The EUR now looks poised to continue its breach of resistance and head north to 1.5265. One of the factors that we consider when looking for technical entry and exit points is the speed at which price is moving.
Graphically speaking you can eyeball this by examining how steep a slope is or how long the bars are over a period of time relative to other bars over a similar period of time. The Relative Strength Index (RSI) is one very common momentum indicator that essentially measures the velocity of price over a period of time.
In the graph below the RSI (lower chart) is considered over bought above 70 and oversold below 30. Between 55 to 70 and the RSI moving up would be an indication of a strong trend. While the RSI headed down between 45 and 30 indicate a weak trend. Notice on the Chart that the green vertical lines highlight RSI crosses above 70 and they were subsequently followed by a retrace in price as apparent in the upper chart.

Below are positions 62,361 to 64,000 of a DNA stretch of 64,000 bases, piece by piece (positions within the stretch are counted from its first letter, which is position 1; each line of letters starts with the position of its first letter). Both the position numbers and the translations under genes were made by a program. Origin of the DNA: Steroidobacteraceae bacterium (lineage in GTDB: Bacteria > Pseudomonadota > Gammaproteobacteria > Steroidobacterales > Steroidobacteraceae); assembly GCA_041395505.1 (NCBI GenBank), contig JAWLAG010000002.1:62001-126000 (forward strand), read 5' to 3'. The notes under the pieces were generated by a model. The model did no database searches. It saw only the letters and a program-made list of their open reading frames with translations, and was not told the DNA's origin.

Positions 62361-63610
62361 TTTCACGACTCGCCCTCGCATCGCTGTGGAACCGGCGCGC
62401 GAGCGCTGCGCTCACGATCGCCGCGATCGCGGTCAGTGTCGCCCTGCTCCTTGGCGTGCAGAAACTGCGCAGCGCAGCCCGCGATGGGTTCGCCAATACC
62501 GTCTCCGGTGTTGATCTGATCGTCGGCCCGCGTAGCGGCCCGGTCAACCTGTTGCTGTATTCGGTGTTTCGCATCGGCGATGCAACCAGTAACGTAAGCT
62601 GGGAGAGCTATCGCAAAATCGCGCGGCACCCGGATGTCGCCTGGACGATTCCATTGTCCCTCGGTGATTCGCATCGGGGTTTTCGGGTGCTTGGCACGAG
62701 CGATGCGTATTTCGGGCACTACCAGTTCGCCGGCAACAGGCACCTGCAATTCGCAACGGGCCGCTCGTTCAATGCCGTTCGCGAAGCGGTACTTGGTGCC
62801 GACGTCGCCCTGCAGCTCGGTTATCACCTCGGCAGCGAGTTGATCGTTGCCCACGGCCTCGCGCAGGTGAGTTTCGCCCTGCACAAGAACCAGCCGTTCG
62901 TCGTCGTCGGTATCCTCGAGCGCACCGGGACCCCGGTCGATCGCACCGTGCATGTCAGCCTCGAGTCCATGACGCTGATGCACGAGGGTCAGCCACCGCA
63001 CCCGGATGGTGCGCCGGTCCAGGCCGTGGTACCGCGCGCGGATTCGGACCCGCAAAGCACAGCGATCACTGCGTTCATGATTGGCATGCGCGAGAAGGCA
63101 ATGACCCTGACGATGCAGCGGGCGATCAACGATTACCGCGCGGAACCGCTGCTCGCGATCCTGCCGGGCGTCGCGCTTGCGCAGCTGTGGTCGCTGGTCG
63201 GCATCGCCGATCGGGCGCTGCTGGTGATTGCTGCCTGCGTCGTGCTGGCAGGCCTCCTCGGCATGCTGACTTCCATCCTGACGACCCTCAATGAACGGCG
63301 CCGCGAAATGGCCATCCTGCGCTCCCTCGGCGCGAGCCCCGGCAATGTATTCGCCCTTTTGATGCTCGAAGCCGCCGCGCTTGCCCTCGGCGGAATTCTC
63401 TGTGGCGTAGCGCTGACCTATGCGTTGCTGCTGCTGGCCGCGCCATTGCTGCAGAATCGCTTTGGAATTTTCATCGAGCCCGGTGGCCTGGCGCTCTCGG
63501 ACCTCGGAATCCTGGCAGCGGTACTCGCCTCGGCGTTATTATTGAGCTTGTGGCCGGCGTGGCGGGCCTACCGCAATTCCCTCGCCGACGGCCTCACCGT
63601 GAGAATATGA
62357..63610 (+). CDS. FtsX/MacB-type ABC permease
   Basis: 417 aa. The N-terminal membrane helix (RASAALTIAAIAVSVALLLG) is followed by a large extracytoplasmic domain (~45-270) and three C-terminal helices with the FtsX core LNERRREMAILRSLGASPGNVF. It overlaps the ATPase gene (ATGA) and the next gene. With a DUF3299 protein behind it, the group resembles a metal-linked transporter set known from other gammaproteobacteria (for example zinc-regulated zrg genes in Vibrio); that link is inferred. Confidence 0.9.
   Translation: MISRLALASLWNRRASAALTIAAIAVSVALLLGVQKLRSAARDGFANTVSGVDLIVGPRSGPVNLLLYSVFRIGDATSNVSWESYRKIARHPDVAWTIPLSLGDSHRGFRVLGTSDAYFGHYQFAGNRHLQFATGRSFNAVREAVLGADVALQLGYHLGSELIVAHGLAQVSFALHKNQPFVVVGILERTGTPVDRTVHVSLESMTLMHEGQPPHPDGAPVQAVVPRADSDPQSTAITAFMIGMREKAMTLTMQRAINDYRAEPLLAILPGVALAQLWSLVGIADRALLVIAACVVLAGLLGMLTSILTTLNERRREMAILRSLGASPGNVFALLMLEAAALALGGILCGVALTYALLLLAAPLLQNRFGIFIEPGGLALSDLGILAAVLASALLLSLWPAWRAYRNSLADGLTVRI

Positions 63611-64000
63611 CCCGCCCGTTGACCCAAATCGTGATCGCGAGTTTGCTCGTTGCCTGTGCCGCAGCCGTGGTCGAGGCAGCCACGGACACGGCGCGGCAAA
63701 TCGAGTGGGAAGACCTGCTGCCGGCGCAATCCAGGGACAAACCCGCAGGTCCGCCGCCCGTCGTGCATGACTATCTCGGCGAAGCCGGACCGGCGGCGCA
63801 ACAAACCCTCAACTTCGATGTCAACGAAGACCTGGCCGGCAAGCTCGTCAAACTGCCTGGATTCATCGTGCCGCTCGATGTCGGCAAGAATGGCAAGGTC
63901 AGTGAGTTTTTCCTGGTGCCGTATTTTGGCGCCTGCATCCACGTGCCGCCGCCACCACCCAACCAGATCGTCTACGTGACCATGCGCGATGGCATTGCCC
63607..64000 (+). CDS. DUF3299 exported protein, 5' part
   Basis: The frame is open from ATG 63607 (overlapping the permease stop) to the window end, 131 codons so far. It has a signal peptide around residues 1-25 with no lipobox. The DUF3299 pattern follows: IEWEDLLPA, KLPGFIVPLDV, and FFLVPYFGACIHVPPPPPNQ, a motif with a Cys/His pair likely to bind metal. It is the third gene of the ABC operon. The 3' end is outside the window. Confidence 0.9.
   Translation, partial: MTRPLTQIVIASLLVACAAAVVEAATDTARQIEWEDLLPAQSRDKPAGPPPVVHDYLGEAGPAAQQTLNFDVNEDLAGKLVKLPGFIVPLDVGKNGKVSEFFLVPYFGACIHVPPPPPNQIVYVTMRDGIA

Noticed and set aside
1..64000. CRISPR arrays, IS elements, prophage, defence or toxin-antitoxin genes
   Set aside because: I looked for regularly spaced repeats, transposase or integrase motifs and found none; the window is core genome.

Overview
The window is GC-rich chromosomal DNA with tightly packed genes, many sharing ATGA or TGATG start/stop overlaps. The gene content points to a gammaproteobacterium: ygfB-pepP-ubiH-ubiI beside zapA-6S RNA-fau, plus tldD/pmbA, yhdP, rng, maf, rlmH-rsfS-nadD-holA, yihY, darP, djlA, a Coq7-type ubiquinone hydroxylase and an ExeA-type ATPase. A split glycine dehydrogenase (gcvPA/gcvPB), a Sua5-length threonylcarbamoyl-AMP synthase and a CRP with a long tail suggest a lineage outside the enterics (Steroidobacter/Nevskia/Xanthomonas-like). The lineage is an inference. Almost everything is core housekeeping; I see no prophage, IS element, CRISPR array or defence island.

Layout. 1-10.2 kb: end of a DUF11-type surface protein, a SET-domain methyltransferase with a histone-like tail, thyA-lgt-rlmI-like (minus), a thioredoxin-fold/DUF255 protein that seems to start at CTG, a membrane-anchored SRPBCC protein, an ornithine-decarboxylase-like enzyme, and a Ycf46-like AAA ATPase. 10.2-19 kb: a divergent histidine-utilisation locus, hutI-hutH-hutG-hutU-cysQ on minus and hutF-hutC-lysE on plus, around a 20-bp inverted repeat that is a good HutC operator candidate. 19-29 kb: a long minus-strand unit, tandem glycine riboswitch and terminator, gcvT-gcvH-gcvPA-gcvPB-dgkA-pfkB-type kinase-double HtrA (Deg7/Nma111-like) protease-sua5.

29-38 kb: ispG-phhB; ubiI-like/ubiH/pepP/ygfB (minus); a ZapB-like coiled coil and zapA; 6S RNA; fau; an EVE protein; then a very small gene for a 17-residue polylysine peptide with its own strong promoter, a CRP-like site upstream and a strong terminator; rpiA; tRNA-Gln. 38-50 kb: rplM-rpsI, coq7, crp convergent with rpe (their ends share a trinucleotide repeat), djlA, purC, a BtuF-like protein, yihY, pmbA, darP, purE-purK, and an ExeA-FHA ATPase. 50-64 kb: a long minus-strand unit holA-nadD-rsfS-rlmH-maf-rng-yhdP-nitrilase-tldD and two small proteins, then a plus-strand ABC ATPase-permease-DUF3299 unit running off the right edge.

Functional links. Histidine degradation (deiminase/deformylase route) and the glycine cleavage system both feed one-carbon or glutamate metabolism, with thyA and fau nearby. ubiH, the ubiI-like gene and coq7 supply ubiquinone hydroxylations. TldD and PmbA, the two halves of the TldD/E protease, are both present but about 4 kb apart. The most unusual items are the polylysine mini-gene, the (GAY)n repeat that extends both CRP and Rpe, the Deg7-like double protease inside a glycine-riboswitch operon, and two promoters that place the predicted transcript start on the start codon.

I liken this to elasticity. If you immediately pull a rubber band backwards or forwards it will shoot the opposite direction at a speed in accordance with the pressure you exerted. However, if you slowly stretch the elastic it can with stand a greater force exerted on it without the need to snap in the opposite direction. Price behaves in a similar fashion. Following most significant violent moves in the market there is usually a correction that takes place. Price was pulled to hard to fast. This has not been the case with EUR thus far which is why it has been able to use a simple moving average for support.